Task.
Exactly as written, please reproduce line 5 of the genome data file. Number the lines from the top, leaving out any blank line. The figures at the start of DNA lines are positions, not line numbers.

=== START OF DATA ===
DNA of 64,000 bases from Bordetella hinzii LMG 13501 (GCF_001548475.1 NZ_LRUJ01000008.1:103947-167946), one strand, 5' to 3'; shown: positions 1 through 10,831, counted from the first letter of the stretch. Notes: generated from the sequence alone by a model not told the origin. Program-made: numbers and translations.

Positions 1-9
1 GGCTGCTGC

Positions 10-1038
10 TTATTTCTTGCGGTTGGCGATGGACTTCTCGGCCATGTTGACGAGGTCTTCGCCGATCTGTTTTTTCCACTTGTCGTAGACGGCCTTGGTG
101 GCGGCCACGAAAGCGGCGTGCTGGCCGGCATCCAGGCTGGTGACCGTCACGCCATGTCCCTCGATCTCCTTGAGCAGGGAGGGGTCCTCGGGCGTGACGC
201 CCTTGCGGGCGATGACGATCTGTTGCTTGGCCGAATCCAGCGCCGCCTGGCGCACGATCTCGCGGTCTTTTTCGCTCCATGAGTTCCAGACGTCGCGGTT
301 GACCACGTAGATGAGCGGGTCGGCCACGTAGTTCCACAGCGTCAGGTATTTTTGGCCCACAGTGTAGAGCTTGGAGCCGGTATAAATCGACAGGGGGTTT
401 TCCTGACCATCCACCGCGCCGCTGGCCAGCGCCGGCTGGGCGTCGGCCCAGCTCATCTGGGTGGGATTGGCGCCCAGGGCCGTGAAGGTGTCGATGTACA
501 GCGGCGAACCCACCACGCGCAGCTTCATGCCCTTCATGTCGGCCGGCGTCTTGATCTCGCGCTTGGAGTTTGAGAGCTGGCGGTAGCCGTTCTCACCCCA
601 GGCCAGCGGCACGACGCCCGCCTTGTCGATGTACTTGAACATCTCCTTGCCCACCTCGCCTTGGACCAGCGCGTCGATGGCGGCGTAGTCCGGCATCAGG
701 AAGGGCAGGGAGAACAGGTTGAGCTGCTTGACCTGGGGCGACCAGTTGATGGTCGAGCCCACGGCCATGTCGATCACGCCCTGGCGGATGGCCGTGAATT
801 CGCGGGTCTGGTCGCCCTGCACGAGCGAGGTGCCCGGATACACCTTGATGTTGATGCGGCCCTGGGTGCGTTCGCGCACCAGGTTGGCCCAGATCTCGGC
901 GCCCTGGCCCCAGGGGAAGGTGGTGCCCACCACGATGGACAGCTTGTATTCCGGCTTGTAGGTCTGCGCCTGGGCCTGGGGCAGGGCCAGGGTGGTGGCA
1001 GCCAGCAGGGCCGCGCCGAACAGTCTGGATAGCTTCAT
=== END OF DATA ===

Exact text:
10 TTATTTCTTGCGGTTGGCGATGGACTTCTCGGCCATGTTGACGAGGTCTTCGCCGATCTGTTTTTTCCACTTGTCGTAGACGGCCTTGGTG